A Recipe for Sweetening Negative Reviews
For consumers, the Internet has proven to be a valuable tool when it comes to making sound purchases or investments. That’s why online reputation management has become so essential.
These days, you can do your homework and find reviews of pretty much any product or service and, for many perspective buyers, doing his or her homework online before picking up the phone or making a purchase is nowadays imperative.
Businesses subject to the consumer’s two cents, though, may not be so appreciative of this. And occasionally, their attempts to fan the critical or negative flames on their own can make matters worse.
Case in point: a friend of mine is a chef who, despite an impressive CV and years of work and smarts under her belt, had to take work at a small catering company a few years back at the height of the recession. To get a sense of what she was getting into, she perused a few popular sites that specialized in restaurant and food service reviews and came across a range of responses to the outfit that were, as she described it, “all over the map.” Given the economic climate, though, she took the job.
Over the next few months, my friend monitored the websites and noticed something curious: if any reviews posted that expressed even the slightest dissatisfaction with their services, a post would quickly pop up praising the company and including counterpoints to the original, critical post.
Even more curious: the complimentary posts praised the catering company for fictitious work. These hijinks were easily traced to the owner, who was also in charge of sales and whose reputation for being difficult to her clientele and employees proved to be well-founded. The occasional critical posters also weren’t spared an ounce of her wrath, as the posts between the critical client and owner turned into full-on pissing wars on a few occasions — not everyone can successfully handle review management.
Respond to Negative Reviews with Dignity
Whether or not consumer critiques are posted in earnest or with ulterior motives is beside the point to business owners. They’re out there for others to read and consider, and the companies on the receiving end of the critical or negative reviews stand to lose potential business regardless of if the post is sincere or unfounded.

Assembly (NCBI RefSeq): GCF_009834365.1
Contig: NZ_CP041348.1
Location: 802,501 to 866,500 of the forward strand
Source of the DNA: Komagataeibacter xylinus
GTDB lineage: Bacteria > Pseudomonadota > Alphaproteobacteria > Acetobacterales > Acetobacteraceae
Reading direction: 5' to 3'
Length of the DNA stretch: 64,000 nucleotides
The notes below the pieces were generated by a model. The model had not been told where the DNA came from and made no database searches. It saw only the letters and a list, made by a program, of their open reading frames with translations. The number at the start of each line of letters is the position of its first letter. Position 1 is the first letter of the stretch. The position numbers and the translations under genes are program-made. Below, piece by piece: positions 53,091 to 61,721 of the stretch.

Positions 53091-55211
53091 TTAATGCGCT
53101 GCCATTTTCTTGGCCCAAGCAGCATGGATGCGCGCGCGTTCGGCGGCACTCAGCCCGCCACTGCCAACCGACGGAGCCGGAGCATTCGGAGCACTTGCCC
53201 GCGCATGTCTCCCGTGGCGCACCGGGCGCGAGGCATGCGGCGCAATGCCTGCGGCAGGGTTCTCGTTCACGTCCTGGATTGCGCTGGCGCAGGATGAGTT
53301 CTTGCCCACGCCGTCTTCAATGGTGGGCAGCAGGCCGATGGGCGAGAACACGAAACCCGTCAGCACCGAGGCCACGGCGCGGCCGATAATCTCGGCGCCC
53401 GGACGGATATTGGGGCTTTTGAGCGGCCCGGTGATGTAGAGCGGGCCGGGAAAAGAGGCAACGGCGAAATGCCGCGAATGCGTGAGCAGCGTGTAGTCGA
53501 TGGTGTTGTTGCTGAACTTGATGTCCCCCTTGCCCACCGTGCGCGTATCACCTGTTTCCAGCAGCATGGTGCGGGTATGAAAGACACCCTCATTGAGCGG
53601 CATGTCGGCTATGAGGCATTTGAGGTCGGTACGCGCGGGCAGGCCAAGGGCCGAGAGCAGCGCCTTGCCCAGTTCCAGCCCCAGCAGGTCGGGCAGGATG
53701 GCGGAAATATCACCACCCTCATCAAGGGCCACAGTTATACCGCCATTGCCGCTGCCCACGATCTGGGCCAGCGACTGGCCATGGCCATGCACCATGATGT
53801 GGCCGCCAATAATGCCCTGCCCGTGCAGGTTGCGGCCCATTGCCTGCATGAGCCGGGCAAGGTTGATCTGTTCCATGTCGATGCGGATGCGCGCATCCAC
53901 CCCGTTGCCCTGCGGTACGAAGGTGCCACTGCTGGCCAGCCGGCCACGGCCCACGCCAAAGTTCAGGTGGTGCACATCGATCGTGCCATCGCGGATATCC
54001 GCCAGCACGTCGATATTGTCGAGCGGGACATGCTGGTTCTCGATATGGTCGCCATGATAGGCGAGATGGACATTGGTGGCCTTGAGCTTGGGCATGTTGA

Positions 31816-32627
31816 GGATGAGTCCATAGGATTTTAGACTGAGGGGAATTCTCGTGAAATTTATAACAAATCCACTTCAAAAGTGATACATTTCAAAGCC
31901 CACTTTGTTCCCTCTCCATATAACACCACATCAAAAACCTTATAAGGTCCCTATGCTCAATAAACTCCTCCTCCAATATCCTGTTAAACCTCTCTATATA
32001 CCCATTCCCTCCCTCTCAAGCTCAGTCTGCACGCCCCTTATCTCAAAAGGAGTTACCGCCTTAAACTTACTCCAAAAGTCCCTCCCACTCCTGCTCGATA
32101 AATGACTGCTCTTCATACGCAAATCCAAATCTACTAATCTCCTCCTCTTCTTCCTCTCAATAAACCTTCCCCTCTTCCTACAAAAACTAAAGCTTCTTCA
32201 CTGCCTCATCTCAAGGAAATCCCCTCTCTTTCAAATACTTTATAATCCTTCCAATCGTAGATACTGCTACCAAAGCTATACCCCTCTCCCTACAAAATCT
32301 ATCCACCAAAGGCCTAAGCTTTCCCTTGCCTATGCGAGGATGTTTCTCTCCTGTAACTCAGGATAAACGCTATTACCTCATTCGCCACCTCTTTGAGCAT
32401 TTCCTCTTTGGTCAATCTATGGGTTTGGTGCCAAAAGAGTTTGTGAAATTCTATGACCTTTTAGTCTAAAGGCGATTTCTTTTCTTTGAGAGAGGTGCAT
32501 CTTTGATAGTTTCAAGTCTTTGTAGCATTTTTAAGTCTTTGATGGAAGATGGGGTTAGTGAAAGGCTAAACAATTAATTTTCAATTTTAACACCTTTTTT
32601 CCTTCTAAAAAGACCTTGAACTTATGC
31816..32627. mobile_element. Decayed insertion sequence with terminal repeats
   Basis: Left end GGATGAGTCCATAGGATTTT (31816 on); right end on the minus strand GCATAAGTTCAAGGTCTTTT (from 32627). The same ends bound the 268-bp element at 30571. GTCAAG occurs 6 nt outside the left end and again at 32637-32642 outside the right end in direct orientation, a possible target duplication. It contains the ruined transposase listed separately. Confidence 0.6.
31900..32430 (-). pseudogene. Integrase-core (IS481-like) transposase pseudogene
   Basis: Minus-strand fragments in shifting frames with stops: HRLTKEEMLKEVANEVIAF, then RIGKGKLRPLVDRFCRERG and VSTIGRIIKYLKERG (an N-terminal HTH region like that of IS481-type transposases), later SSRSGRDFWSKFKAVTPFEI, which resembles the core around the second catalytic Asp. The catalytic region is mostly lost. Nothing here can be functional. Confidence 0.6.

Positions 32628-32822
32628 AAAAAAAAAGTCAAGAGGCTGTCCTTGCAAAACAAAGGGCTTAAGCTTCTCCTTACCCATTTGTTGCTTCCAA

If inclined to respond to a negative review, the best approach is to take the high road.
Gauge which posts are the most logical to address: this is as important as how you will respond. Then address the critical post politely and sympathetically. Offer a sincere apology acknowledging the issue and offer a remedy to resolve the problem and/or offer a discount or other incentive to prompt return business. If the poster responds negatively, then let it go.
This can also reflect well on those considering doing business with your company: smart consumers are aware that not every customer will walk away completely enthralled with your operations, and mature, sympathetic responses on your part can actually make a good impression to readers vetting you out.
Getting Help with Online Reputation Management
While it’s wise for the business owner or manager to do their part in monitoring consumer websites and social media pages and responding to negative as well as positive comments, they can’t be expected to handle it all. Responding to all online reviews can be a daunting task, especially if your company has several locations or branches with their own Yelp or Google+ pages. That’s where Leverage comes to the rescue.
Through our online reputation management platform, we regularly seek out positive reviews of our clients’ products and services and make sure those are placed front and center on a variety of sites. We also identify and manage any negative reviews our clients may receive as soon as they receive them.
By executing this program, we expect our clients’ online rankings to improve, as will the volume of organic traffic and overall ratings. This program, as well as the approach to responding to unsatisfied customers or patrons as described above, is the better path to service-driven companies, including catering and food service operations.
Our chef friend’s tenure with this catering company was short, by the way: the owner may have made a point to write “praise” for her outfit online and defend anyone whose opinion was less than celebratory, but there were other things – notably her employees’ paychecks – that she’d forget to write.